In which a veteran of cultural studies seminars in the 1990s moves into academic administration and finds himself a married suburban father of two. Foucault, plus lawn care.
A longtime reader writes:
I've been told by one of my employers that I am not allowed to accept friend requests from students on Facebook or any other social media site save Linkedin. In my field (probably in most fields) networking is really important and therefore this is a serious bummer.
I tend to have multiple classes with the same students, so Facebook or no Facebook they're going to get to know me. Pretending I'm a personality-free teacher bot isn't going to work. Not sure yet if I'm supposed to unfriend current friends, but if so that's super rude (and potentially time consuming).
I think there's some freedom of speech issues here, but I work at the pleasure of the college so I guess they can tell me to say/do whatever they want outside of school and I can like it or lump it.
This is probably one of those cases in which someone went overboard, and administrators who didn’t quite get the concept overreacted.
I’m just old enough to remember a time before Facebook. Back then, people used to interact in all kinds of ways, some of them in ways that would give administrators pause. But there wasn’t a written record most of the time, so with exceptions, there usually wasn’t much proof. With Facebook and other social networking technologies, there’s a written record. (Rep. Anthony Weiner discovered that the same principle holds on Twitter.)
Worse, social network etiquette is still evolving. People present different selves in different contexts -- necessarily, and sometimes to their credit -- but those styles of presentation can get all jumbled up on Facebook. Since people can easily spend far more time interacting on a social network than they probably would have in real life, all that jumbling can lead to confusing and dangerous places.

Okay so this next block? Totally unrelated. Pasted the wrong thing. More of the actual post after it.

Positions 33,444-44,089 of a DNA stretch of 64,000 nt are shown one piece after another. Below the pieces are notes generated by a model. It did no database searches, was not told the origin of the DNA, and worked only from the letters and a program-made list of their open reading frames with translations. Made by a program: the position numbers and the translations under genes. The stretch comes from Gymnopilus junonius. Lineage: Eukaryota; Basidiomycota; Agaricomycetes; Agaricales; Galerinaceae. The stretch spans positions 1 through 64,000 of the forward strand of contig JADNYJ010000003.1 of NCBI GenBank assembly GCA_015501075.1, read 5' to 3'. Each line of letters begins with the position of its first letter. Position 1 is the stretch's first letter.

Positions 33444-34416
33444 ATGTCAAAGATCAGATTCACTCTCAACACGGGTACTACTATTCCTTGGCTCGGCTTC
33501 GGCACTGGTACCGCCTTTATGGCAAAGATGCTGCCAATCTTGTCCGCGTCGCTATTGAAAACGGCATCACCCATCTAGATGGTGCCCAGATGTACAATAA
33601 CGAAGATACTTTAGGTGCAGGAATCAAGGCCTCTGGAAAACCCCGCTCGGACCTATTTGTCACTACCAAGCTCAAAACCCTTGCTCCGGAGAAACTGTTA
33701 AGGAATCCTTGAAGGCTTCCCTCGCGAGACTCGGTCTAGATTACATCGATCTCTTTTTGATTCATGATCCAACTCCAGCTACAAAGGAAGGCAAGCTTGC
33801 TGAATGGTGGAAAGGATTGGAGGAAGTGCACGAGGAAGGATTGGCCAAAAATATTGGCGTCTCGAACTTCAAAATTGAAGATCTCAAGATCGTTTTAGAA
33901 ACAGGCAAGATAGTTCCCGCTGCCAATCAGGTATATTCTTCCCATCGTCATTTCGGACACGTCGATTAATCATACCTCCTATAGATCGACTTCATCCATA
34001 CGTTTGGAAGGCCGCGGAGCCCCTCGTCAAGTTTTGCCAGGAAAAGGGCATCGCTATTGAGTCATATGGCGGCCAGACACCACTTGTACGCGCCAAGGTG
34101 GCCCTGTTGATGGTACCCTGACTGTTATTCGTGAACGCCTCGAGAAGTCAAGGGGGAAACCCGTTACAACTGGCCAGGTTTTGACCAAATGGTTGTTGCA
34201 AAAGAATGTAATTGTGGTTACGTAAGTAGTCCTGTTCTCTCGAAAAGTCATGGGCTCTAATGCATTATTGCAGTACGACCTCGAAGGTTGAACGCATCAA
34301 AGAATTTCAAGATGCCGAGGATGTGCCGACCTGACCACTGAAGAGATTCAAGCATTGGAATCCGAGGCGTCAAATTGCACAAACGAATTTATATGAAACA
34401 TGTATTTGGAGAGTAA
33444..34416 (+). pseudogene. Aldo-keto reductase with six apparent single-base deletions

We administrative types have a healthy fear of confusing and dangerous places, since we deal regularly with lawyers. I could see where a risk-averse administrator might just decide that anything insufficiently buttoned-up (as opposed to, say, LinkedIn) should be avoided altogether.
It’s a mistake, though.
You’re right that there’s an issue with regulating speech outside the workplace. There’s also a basic issue with confusing a medium with a message. Yes, some people have done stupid stuff online. But they have also done stupid stuff offline. Email can be used abusively, as can telephones, as can hallway discussions, as can in-class lectures. At a certain point, savvy administrators have to learn to let go of the idea of control -- absurd when dealing with creative people -- and instead focus on setting a climate of expectations and, when things go wrong, controlling the damage.
A more constructive approach would instead focus on helping faculty and staff understand the implications of various kinds of interactions. The rule of thumb with email, for example, is to keep in mind that any message you send could be used in court. The same is true on social networks. Even when the messages aren’t lurid or illegal, they can be socially awkward. If you’re trying to maintain a certain authority within the classroom, pictures of you doing awkward and silly things might be counterproductive. (And yes, the impact of that can vary by age, race, sex, and all the usual variables.) Once you’ve seen your professor on youtube shirtless, wearing Groucho glasses, and singing the theme to Rawhide, you can’t unsee it.
Not that I would know anything about that.
As to the issue of “at-will” employment, that’s a much larger question.
My advice would be to try to find well-respected faculty at your institution who use social networking in recognizably productive ways, and ask them to educate your dean. As long as s/he is acting from fear, you won’t get far.
Wise and worldly readers, has anyone found an effective and responsible way to educate administrators and/or other faculty about social networking?
Have a question? Ask the Administrator at deandad (at) gmail (dot) com.